However, my husband when we were first dating kept preaching about whole foods. He said real foods, not processed foods were better for you because they contained more nutrients. He told me with many low fat items they actually lose nutrients when they take the fat out of the natural food and then...
they replace the fat with sugar! I researched it a bit and he was right. He always argued that people in France and other European countries eat fatty foods and drink wine but that they eat regular portion sizes and walk more.
Anyway, long story short, I tried it, lost weight, enjoy my food more, feel better, and my husband gets to enjoy hearing "You were right," at least once a month.
So my suggestion if you would like to simplify your diet but have it still rich in nutrients is to eat a variety of whole foods. And if you are feeling unwell after that, get checked as @turquoise discussed for food allergies or intolerances. You might find you are gluten intolerant, lactose intolerant, etc.
Nutrients and nutrition... I did not know that they could not be used interchangeably! As my husband says, "Sometimes I feel English is my second language!"
So if we are to have a nutrient dense diet so that we do not become malnourished what are some of the best ways to do this?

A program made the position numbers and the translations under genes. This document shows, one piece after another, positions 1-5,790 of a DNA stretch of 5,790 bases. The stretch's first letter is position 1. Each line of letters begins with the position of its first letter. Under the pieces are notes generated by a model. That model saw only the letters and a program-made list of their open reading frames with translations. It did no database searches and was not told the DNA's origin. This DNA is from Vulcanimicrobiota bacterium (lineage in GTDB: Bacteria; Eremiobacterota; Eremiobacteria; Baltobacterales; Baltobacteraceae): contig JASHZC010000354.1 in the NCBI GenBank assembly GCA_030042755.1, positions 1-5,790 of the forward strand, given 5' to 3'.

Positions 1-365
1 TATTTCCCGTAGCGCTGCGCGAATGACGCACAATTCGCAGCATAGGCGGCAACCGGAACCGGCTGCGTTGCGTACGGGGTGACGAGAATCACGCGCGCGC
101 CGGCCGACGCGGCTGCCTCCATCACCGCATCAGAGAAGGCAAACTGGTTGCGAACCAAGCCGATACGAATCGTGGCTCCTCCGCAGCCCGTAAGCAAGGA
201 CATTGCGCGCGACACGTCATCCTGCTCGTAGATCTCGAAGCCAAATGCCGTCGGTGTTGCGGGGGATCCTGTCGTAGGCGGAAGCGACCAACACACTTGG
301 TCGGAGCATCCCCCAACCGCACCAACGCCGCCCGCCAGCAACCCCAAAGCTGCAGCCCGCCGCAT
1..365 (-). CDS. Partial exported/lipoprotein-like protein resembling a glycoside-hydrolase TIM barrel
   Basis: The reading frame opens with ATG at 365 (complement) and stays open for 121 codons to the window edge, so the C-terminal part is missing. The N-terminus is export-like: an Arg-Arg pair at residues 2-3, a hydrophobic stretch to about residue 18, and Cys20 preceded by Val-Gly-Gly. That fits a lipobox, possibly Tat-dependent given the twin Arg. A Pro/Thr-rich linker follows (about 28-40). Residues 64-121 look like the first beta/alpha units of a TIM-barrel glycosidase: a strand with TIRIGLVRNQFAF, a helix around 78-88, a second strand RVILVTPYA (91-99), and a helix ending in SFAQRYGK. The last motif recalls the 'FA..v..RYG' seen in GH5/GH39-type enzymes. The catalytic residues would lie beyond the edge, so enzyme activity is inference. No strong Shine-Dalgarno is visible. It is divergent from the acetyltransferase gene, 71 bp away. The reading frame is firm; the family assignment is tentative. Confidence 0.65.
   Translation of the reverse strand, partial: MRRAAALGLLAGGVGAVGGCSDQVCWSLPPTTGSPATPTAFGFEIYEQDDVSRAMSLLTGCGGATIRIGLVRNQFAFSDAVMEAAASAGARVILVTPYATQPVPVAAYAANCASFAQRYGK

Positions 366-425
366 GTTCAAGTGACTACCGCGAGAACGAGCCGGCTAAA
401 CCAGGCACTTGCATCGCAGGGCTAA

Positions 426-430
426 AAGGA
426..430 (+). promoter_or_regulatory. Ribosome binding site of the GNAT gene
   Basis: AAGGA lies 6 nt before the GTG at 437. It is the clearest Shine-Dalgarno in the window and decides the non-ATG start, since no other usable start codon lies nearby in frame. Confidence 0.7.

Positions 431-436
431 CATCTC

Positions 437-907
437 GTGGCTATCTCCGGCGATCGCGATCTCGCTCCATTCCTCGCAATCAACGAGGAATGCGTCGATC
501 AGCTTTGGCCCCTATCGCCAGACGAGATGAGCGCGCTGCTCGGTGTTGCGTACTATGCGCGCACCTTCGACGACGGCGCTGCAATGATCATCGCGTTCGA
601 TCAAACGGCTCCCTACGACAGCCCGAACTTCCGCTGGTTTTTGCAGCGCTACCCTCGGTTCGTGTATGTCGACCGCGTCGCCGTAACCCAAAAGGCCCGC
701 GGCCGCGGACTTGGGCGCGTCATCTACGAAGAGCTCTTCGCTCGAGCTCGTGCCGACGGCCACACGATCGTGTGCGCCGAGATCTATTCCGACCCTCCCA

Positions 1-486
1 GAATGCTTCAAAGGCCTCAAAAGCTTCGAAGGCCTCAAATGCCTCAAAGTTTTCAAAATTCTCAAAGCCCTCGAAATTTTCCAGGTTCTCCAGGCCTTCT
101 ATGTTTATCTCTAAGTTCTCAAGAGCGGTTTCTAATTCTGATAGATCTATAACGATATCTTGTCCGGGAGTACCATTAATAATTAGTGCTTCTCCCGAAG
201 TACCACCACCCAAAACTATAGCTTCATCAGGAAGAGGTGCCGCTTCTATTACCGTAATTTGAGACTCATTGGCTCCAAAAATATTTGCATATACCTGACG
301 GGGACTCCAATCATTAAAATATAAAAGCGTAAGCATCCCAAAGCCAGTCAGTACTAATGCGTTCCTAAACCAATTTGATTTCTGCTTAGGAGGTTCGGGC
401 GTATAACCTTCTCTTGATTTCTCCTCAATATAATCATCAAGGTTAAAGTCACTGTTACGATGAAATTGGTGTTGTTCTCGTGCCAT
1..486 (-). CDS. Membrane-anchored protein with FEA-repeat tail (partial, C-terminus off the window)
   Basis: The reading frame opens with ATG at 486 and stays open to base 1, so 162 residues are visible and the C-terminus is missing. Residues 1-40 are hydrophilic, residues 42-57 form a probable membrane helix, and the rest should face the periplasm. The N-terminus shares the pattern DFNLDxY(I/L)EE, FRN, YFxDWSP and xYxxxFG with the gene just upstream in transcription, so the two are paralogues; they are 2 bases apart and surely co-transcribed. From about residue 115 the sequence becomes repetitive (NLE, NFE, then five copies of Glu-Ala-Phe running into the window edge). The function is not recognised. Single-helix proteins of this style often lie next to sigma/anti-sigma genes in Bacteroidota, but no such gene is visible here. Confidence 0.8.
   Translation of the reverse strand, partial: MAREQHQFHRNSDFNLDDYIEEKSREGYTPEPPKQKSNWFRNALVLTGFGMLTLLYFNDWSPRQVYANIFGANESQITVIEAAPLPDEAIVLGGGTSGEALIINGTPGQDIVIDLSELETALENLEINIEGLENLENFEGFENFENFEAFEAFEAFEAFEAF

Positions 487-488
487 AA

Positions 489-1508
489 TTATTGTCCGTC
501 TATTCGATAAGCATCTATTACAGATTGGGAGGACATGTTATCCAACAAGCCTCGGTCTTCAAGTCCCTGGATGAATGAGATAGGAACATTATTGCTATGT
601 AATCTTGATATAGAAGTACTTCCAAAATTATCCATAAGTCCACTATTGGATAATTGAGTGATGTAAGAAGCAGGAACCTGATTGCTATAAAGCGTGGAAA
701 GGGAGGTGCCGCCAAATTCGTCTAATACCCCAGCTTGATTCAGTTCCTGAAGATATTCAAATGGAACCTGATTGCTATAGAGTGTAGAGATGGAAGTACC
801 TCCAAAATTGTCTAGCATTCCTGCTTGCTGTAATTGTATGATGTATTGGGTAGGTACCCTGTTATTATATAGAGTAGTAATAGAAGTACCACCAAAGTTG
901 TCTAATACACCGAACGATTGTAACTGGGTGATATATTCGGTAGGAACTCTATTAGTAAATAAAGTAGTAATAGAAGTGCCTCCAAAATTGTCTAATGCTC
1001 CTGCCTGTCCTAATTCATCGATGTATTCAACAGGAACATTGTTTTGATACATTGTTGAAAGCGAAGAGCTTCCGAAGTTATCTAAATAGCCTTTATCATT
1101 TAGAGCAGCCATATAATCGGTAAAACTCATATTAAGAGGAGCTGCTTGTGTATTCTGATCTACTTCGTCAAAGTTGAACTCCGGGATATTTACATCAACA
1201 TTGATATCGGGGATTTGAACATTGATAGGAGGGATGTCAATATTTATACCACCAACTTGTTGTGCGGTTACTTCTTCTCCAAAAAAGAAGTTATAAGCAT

I feel there is always a new "superfood" or a new diet or a new nutrient that is being discussed as the "best ever." I would like to simplify my diet and not have to read labels all the time.
The way I remember the difference between nutrition and nutrients, and which one I should use in a sentence, is by thinking of "nutrition" as the overall subject of food science and "nutrients" as the elements in food.
Something else that I think is important to note is that someone might be taking in enough nutrients but they still might not have the best nutrition.
For example, there are some digestive problems that prevent individuals who have them from digesting certain nutrients. I have a friend who is lactose intolerant and she cannot digest lactose or milk sugar. Some people also have gluten intolerance and they cannot digest gluten.
So, it's not enough for someone to get nutrients, their body also needs to be able to digest it and use it properly for it to become nutrition for them. So nutrition is also specific to every individual. If two people eat the same hamburger, they are both getting the same exact nutrients from it but their bodies might process those nutrients differently having different results and nutrition.
@EdRick - That's a good way to look at it. Another thing you'll miss out on if you only think about nutrients is fiber.
Fiber is not a macronutrient (these are just fat, carbs, and protein - yes, you will die without fat and carbs) or a micronutrient (basically vitamins and minerals). But both soluble fiber and insoluble fiber are essential as good nutrition. They lower bad cholesterol, keep you moving (ahem), make you feel full, regulate your blood sugar, and more. Don't forget the fiber!
Another way to think about this is that nutrients are the good stuff that *is* in your food, while "nutrition" is a broader term. Good nutrition is about more than just nutrients; it's also about what's *not* in your food.
For instance, if you pour melted margarine all over your broccoli, you have not made a nutritious snack because the trans fat in the margarine is bad for you.